California, where I once lived, is in the midst of a severe drought. Thankfully, I now reside in North Carolina, a much wetter state. But even here there have been years when water was in short supply and people were asked to conserve.
Most folks are happy to comply with such requests. But that’s not easy to do when information about your usage comes only once a month on your water bill. You could, of course, track usage more finely by hoofing it out to your water meter periodically and noting the readings. But who has the discipline for that? So I cobbled together a monitor that can show how much water my household is using in real time.
My system doesn’t require plumbing alterations, and it transmits the information via my home wireless network, so I can view water use on a connected device anywhere in the house. Now when my teenage kids take profligate showers, I can berate them with quantitative measurements!
To measure water flowing from the municipal supply, I employed a digital compass—that is, a 2-axis magnetometer—that I originally purchased some time ago from SparkFun Electronics to use as a direction finder. SparkFun no longer sells that module, but for even less money (US $15), you can now purchase a 3-axis magnetometer, which I suspect would work just as well or even better.
A magnetometer is valuable here because of the way mechanical water meters work. To isolate the gears of the actual meter from water exposure, a rotor is typically attached to a magnet in a separate chamber through which the water flows. As the water spins the rotor, this magnet turns another magnet in the meter’s gearbox. Consequently, these coupled magnets produce a magnetic field around the meter that varies depending on how fast the water is flowing.
I figured that the field changes produced by the magnetic coupler mechanism would provide a booming signal outside the meter. But in fact, the magnetic signal is quite subtle. There are probably a few reasons for this: The steel housing of the meter likely shields the meter’s internal magnetic field, and the moving parts inside the meter probably include various steel components that generate spurious magnetic fields at higher frequencies. At least that’s what I suspected was going on. In any event, the signal I had to work with was a mess.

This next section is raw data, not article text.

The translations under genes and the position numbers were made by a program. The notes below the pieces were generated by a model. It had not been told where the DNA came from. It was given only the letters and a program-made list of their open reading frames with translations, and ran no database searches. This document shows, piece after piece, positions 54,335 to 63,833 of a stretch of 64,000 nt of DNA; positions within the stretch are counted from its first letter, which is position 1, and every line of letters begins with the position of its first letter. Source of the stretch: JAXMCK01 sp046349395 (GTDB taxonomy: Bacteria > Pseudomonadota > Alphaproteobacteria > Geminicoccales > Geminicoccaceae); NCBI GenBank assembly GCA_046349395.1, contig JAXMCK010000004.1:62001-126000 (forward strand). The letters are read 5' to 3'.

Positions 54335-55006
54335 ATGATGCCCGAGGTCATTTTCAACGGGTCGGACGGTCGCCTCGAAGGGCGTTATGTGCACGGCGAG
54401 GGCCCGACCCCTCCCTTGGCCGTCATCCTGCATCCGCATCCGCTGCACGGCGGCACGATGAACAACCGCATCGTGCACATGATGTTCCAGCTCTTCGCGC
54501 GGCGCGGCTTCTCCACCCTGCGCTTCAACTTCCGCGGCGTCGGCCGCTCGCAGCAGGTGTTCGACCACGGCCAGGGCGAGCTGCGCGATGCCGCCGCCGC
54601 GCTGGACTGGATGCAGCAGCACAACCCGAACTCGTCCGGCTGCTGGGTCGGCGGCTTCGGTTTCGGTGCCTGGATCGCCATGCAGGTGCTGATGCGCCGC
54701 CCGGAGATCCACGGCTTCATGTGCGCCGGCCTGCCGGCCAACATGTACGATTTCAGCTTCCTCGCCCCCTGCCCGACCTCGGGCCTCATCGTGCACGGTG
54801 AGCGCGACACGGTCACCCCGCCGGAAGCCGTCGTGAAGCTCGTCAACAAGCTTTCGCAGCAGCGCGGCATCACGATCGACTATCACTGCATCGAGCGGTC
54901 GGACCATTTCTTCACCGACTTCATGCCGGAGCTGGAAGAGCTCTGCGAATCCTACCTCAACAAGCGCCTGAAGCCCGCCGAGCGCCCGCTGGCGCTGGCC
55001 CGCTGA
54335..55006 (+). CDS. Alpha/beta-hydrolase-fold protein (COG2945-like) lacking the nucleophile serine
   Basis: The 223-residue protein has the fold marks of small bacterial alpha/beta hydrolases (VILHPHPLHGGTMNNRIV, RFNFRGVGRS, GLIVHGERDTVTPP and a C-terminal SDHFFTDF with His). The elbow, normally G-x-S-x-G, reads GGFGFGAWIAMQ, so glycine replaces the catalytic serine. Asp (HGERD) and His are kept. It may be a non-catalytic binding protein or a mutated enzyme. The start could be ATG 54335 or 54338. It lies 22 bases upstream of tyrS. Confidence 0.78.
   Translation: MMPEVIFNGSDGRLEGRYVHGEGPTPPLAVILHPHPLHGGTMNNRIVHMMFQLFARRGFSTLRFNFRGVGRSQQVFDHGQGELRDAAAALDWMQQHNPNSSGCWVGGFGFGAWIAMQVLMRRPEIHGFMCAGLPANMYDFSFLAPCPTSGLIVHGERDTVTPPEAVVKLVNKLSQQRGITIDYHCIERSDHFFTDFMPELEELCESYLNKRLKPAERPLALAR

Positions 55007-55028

To remotely monitor water flowing through my home’s meter (top), I attached a magnetometer and used an Arduino to read and process the raw data. The Arduino sends the data by cable to a Raspberry Pi, which generates a simple Web page showing usage that I can access over my home’s Wi-Fi network.Photos: David Schneider (3)
So my first challenge was to program an Arduino attached to the magnetometer to transform that noisy magnetic signal into a flow rate. I toyed with the idea of using a Fourier transform to pick out the dominant frequency corresponding to the flow rate, but instead I plumped for autocorrelation. That is, the program multiplies a short sample of the signal by a time-lagged version of itself and sums up the results. To find the dominant frequency, the Arduino code increments the lag between the two samples and looks for a peak in the summed results. That requires much less processing and seems pretty robust with respect to noise and harmonics.
Some testing with the garden hose showed that this arrangement could discern flow rates between gentle and gushing. The low end is limited by how long you let the Arduino collect measurements before processing them. I settled on about 3 seconds, which lets me measure down to a near dribble. But at the very highest flow rates (as when I used an outdoor spigot with no hose attached), my system faltered.
You might expect that high rates would produce a signal that was easier to measure than at low rates, but that’s not the case. When the flow is really high, the magnets inside the water meter rotate at a clip that exceeds the magnetometer’s fastest possible sampling rate, leading to a phenomenon called aliasing. (It’s what makes wagon wheels in those old Westerns look like they’re spinning backward instead of forward once a certain speed is reached.) As a result, the data simply weren’t valid above a certain flow rate.
Short of experiencing a burst pipe, though, nobody in my house would be running water at or above that threshold, so I decided not to worry about this limitation and proceeded to work on how to communicate the information. There was also the issue of how to power the Arduino and magnetometer I had placed at the water meter, which is well separated from my house.
The solution was a 15-meter length of four-conductor telephone cable. Two conductors brought 9-volt DC power to the Arduino; the other two carried the digital output (transformed to RS-232 voltage levels using another board from SparkFun) to a Raspberry Pi, which I placed on my porch next to a regular AC power socket. From there, it was easy to have two “wall warts” power the Pi and the Arduino, and the Pi was close enough to my router for it to get onto my home wireless network.
I programmed the Pi in Python to serve up a single Web page, using the Flask framework for creating Web apps. That page shows flow rate and total water usage, updated every 10 seconds, and has a button to reset the water-usage counter to zero.
I have not yet attempted to calibrate my setup so that the rate is shown in sensible units, say liters per minute. So the number for total usage is also given in arbitrary units at the moment. But the Arduino and Pi in combination do an admirable job of informing me about relative flow rates. The whole family can now compete to see who can linger the least in the shower.
This article originally appeared in print as “Water Stats on Tap.”